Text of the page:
In the preface to The General Theory of Employment, Interest and Money, John Maynard Keynes writes: ‘‘The difficulty lies, not in the new ideas, but in escaping from the old ones, which ramify, for those brought up as most of us have been, into every corner of our minds.”

This is the problem in every crisis.

The issue is not that the lack of solutions to Ireland’s problems; the issue is that we don’t allow ourselves the permission to think our way out of the mess. So instead of examining new ideas, the first reaction of the establishment is to attack the premise of any new idea.

When obvious solutions are proposed for our economic dilemmas, the default position for those who don’t want change is to dismiss such ideas as ‘populist’.

The slur ‘populist’ is supposed to be enough to render new ideas useless or naive. Many of us who have seen what has happened to this country over the past two years would take ‘naivety’ over the ‘experience’ that has been on display from the ‘safe pairs of hands’ who run this place.

What about the counter-idea that populist ideas are popular because they are right?

Maybe we should consider that popular ideas are naive not because they are shallow and ill-conceived, but because they are devoid of the dripping cynicism that characterises economic policy in Ireland.

And what, we should also ask ourselves, is wrong with being popular or on the side of the people.

This is particularly apposite in Ireland, because the opposite of populism, or putting the people first, is elitism and elitism in Irish economic management means crony capitalism. So the people who oppose the crony capitalist and the interests of the insider elite in Ireland get tarred with the populist brush.

But what if there is some significance or merit in populism simply because it isn’t cronyism?

The obvious solution to the banking crisis is to let the bank guarantee lapse, protect the deposits with a deposit guarantee scheme backed by the European Central Bank (ECB) and let the other non-trust creditors hang.

The reason I say an ECB-backed guarantee of deposits is because this is an ECB problem. It controls the monetary union, and a banking problem in a member state is a monetary problem, and the ultimate monetary authority in the eurozone is the ECB.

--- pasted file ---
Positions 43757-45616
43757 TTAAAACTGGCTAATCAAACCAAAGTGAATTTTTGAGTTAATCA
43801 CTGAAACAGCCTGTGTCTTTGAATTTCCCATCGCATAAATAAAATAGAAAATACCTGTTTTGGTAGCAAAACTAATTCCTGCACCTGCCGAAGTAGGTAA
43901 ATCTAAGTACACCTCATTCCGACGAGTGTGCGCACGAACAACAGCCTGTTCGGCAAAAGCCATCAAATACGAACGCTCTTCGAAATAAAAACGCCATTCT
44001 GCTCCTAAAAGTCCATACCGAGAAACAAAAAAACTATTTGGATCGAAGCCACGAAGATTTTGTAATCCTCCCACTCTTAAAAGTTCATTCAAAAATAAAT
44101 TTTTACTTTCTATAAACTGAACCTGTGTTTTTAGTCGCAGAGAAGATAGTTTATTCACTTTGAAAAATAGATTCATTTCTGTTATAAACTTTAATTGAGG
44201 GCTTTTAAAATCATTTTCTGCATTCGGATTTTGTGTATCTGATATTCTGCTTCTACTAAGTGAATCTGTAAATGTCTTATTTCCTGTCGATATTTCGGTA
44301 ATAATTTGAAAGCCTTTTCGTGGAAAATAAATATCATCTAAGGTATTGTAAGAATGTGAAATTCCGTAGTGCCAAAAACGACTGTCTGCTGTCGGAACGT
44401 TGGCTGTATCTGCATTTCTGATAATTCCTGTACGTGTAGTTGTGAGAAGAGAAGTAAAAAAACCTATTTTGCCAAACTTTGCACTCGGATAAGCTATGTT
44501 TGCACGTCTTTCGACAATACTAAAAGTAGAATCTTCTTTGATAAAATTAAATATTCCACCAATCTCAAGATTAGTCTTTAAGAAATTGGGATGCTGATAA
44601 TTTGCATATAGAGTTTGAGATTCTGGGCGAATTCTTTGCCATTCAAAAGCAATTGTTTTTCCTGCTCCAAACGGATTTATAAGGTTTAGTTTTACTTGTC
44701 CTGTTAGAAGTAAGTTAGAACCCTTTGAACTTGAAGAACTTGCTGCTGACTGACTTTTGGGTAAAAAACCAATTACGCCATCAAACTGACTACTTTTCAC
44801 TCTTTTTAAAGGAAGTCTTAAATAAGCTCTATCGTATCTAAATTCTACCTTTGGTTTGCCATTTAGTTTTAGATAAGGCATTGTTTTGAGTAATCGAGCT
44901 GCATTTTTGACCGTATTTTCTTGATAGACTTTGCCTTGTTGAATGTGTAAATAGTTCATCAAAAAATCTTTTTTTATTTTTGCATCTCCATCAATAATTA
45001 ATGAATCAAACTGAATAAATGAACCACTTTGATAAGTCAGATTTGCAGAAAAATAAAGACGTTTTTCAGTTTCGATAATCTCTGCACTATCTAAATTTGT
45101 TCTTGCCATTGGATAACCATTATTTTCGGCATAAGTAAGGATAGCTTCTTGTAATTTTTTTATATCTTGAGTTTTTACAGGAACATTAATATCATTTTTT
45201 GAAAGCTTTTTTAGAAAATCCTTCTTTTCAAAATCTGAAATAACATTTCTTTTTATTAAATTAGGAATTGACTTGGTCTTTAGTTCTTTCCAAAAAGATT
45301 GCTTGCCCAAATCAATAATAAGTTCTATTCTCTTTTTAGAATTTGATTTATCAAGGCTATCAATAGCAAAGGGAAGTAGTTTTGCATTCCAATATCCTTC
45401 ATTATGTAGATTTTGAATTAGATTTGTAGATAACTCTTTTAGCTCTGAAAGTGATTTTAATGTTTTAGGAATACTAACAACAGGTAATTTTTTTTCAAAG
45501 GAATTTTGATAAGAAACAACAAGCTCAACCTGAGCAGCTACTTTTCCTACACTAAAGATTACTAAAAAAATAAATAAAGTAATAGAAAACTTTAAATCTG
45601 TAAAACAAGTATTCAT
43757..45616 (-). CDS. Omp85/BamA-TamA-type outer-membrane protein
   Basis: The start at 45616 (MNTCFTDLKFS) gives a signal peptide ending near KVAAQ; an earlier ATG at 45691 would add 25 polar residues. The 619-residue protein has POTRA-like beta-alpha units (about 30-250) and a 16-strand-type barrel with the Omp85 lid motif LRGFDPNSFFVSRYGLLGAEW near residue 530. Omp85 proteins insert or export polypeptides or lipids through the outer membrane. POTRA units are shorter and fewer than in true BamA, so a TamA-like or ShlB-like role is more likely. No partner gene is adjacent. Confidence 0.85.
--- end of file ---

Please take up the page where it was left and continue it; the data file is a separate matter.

Such a suggestion is popular and populist not because it is naive, but because it is right.

However, the people who will suffer are the cronies and the elite who might see their investments – or their so called ‘credibility’ – go up in smoke. Rather than do this, the insiders continue with their less than credible policies, and now we have the spectacle of them all pointing the finger at each other in order to survive.

When I see the likes of Patrick Neary being tarred and feathered by the same people who employed him, I see a smear campaign orchestrated by one bunch of insiders against another insider.

But the horrible thing is that the former bunch is still in power.

Why not just move on and entertain new ideas that put the people first and destroy the crony system that has got us into this mess, rather than waste our time concentrating on a piece of ‘after-the event’ bullying that is designed to put distance between the people who took the decisions and the decisions themselves?

It is also heartbreaking to see the media playing along with this game. The only way we will get out of this crisis is to think differently and risk being accused of populism not because it is easy but because it is right.

Let’s look at examples of politicians who took populist financial decisions on banks and currencies because they were right and in so doing liberated the people.

Franklin D Roosevelt was accused of being naive and populist and his solutions were consistently attacked as being too simplistic.

Yet they were right.

Roosevelt understood that simplicity was good, not bad. In fact, sometimes the more simplistic the solution, the more the person who proposes the solution understands the issue.

So when faced with banks lying to him, Roosevelt simply closed them down.

He protected depositors and then allowed the banks and their investors to go to the wall.

He also chose to keep others open, fully realising that the US needed some banks, but not every bank.

He did this rapidly with a series of bank holidays, which allowed the authorities to close down banks and move on without the people panicking and causing a run on the banks.

Equally, he defaulted on all of the US’s debts by taking it off the gold standard in 1935.

All the advisers said this was a populist move and would ruin the US’s credibility. It did precisely the opposite: the move off the gold standard was welcomed the very next day as equity and bond markets rallied, because the markets understood that, by changing the currency, Roosevelt had given the US a chance to recover.

Right decisions can be popular because they are right.

With our banks, the government should follow Roosevelt’s example and do the right thing.

Let the guarantee lapse, as envisaged two years ago. It prevented a bank run two years ago. It has done its job, so just let the guarantee lapse.

Then the problem becomes an ECB problem, which is what it should be, particularly because the majority of Irish bank creditors are other eurozone banks.

We move on. It really is that simple. This is a real plan and it would be popular.

However, we are now being exposed to the unedifying spectacle of the cabal of insiders turning on themselves – as if that will solve anything.

At the end of all this, the Irish people will vote with their feet and take their money out of the Irish banks because we don’t believe the ‘insiders’ about our banks any more.

Why should we?

That’s what is likely to happen here, and a run on the banks will be considerably nastier than anything imaginable from even the most populist solutions.

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